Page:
Relatives made significant gains in their knowledge about schizophrenia, particularly about medication. Patients whose relatives attended the group had significantly fewer days in hospital and days per admission compared to controls in the year after the programme but the effect waned in the second year after the intervention. Controls were almost four times more likely to be readmitted at 2 years than cases. Median time to readmission was significantly longer in cases compared to controls. We conclude that a psychoeducational group, which is valued by carers, is effective in increasing their knowledge about schizophrenia as well as reducing and forestalling the rehospitalization of their affected relatives. Such programmes deliver what carers frequently request in a cost-effective manner.
There is evidence that psycho-education courses for caregivers of individuals with schizophrenia improve the short-term outcome of the condition. However, most of the outcome studies are limited to two-year follow-up.
Materials and methods
This study is a five-year retrospective case-control follow-up of an original cohort of 63 patients and their 101 caregivers who completed a six-week Caregiver Psycho-education Programme (CPP) for schizophrenia and psychosis between 2002 and 2005, and 60 controls, matched for age, gender and severity of their psychotic illness.
Patients whose caregivers learned more from the six-week psycho-education course had a significantly longer time to relapse (P = 0.04) and a significantly shorter length of stay during their first relapse (P < 0.05). Patients whose caregivers attended the six-week psycho-education course (regardless of how much the caregivers learned) had a significantly better outcome than controls. This included a significantly smaller number of relapses (P < 0.01), longer time to relapse (P < 0.01), shorter length of stay during their first relapse (P < 0.01) and smaller number of bed days over five years (P < 0.01). The odds ratio of controls relapsing, although insignificant at one year, was 4.13 (1.85–9.21) at five years. Outcome was not affected by either the numbers of caregivers attending for each patient, or caregiver gender.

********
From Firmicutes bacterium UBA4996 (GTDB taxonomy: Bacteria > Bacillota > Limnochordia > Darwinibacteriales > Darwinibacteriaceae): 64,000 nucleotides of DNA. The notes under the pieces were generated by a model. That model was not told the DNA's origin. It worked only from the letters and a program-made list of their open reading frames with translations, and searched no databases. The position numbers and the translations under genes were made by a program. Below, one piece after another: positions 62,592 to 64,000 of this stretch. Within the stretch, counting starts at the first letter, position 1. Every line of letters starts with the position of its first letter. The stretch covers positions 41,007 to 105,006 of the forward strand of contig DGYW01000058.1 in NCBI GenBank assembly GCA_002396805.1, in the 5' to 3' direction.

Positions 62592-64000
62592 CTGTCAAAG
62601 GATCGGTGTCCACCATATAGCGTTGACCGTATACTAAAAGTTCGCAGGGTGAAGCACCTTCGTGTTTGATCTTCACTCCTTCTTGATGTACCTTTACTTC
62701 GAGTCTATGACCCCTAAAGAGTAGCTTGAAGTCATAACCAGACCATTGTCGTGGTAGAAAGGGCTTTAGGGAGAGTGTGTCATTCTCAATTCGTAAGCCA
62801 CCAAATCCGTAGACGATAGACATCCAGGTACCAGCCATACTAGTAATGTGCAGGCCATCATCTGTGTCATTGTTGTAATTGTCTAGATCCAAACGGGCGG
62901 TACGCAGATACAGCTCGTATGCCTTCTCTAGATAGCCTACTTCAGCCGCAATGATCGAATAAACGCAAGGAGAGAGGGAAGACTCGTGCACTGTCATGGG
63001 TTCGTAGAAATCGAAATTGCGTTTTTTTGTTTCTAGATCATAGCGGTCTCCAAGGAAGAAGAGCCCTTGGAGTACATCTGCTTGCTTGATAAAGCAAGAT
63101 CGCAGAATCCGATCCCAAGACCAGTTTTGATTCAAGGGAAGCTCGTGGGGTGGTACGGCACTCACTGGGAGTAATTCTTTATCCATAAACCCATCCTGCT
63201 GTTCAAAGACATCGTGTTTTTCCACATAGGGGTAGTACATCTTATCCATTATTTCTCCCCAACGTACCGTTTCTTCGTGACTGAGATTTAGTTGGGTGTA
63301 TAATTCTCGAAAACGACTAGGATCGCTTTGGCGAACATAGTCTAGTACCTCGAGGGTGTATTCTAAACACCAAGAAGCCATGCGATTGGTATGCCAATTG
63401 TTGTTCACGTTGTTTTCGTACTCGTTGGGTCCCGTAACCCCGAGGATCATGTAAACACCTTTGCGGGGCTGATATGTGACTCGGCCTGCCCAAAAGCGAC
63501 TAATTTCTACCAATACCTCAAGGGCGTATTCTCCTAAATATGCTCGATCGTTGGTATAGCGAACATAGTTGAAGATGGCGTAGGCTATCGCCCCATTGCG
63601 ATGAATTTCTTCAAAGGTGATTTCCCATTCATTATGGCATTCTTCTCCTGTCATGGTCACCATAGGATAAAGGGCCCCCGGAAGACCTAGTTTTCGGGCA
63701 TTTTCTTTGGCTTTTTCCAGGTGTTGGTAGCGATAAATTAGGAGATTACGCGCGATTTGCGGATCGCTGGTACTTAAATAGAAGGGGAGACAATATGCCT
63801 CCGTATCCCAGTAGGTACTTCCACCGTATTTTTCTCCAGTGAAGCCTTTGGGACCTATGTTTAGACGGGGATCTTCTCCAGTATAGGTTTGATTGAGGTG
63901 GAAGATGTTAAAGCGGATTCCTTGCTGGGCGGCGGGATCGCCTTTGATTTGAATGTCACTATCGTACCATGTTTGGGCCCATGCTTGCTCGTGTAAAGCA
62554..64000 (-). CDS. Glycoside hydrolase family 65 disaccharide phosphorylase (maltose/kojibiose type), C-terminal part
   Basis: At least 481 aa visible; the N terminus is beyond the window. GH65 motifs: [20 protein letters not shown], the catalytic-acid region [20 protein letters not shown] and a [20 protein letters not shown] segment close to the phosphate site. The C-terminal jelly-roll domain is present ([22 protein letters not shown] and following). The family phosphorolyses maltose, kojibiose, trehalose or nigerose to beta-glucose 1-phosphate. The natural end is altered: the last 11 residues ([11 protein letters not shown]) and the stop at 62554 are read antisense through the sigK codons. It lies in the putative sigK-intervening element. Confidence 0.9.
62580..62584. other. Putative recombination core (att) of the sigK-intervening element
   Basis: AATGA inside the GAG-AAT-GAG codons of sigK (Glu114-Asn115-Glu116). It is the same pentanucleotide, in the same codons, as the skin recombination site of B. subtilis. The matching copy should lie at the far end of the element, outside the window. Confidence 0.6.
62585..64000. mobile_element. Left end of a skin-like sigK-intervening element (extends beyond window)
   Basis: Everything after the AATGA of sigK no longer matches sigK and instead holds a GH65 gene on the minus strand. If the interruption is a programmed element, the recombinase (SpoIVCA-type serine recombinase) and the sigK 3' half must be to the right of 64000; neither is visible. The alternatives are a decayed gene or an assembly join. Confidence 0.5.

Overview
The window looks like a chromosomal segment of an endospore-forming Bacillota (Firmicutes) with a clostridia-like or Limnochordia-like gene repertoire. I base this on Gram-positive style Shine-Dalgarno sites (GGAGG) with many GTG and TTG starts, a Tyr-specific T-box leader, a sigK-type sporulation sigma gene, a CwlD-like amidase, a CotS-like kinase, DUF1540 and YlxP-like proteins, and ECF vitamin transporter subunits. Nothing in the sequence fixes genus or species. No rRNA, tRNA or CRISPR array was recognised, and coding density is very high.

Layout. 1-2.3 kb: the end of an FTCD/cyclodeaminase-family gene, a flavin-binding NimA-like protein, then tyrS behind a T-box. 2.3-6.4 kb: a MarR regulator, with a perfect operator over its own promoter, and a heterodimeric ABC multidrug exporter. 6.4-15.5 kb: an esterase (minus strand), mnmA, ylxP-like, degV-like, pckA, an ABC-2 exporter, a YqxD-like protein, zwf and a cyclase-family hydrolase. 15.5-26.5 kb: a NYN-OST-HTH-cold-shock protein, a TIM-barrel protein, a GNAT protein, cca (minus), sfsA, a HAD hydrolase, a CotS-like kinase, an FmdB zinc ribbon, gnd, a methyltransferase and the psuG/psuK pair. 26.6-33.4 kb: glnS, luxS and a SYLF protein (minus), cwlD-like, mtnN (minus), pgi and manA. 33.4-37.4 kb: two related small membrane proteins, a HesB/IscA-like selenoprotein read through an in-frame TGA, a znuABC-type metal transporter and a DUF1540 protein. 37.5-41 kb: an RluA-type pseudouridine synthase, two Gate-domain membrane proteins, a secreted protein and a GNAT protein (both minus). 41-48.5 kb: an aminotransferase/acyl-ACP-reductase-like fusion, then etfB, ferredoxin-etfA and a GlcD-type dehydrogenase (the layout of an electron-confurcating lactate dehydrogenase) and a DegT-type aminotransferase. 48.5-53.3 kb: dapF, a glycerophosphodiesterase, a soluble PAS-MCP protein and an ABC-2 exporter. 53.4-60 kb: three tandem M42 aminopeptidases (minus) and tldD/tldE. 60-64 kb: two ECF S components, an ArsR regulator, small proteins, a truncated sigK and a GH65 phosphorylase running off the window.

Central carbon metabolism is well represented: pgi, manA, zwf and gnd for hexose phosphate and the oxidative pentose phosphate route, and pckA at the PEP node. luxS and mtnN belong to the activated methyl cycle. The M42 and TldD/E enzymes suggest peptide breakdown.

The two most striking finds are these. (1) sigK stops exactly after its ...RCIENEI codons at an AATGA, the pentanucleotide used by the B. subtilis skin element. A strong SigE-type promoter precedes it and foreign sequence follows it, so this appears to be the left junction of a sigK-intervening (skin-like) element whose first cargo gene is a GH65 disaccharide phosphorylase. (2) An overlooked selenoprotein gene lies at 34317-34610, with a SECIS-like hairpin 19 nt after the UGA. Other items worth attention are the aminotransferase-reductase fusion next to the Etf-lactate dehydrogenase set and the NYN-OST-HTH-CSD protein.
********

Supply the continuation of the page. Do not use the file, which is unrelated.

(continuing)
Discussion and conclusions
This study, which is among the first to examine outcome over five years, supports the efficacy of psycho-education for caregivers in improving outcome for patients. Caregivers should be encouraged to take up psycho-education where it is available.
In a RCT of family psychoeducation, 47 carers of 34 patients were allocated to one of three groups; Multifamily Group Psychoeducation, Solution Focussed Group Therapy or Treatment as Usual. Carers in both the MFGP intervention and the SFGP arm demonstrated greater knowledge and reduction in burden than those in the TAU arm.